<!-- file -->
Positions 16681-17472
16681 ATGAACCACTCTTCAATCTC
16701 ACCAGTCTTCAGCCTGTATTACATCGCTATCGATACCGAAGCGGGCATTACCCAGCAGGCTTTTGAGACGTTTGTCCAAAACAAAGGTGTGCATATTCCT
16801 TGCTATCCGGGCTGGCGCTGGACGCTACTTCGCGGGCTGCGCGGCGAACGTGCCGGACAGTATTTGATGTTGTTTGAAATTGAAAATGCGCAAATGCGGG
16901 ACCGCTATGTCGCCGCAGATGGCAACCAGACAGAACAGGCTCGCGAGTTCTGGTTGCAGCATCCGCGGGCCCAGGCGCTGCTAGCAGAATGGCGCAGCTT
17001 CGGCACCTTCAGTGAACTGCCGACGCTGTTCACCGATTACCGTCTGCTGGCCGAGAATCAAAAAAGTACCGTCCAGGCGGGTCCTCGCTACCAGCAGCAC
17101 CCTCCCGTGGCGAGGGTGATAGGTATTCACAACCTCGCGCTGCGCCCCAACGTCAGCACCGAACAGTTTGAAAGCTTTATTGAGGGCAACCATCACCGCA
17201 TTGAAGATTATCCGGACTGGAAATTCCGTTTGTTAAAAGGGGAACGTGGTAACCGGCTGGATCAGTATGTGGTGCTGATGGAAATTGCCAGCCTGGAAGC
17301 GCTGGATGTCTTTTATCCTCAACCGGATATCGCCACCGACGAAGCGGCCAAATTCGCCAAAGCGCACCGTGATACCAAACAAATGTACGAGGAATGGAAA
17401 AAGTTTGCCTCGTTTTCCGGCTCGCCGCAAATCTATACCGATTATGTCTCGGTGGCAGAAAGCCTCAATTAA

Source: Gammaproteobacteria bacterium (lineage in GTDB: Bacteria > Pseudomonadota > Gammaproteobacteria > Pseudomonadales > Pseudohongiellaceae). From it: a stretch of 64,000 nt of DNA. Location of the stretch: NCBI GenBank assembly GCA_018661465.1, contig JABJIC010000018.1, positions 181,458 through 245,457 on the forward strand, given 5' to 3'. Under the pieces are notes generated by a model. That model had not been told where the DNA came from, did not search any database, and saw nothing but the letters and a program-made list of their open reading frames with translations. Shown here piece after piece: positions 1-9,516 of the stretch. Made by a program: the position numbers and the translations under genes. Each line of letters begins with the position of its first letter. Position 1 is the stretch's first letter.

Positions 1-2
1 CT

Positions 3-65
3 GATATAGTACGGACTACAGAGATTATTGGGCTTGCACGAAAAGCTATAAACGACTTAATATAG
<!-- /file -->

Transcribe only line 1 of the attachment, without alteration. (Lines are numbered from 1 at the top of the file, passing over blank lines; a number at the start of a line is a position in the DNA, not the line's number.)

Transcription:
Positions 16681-17472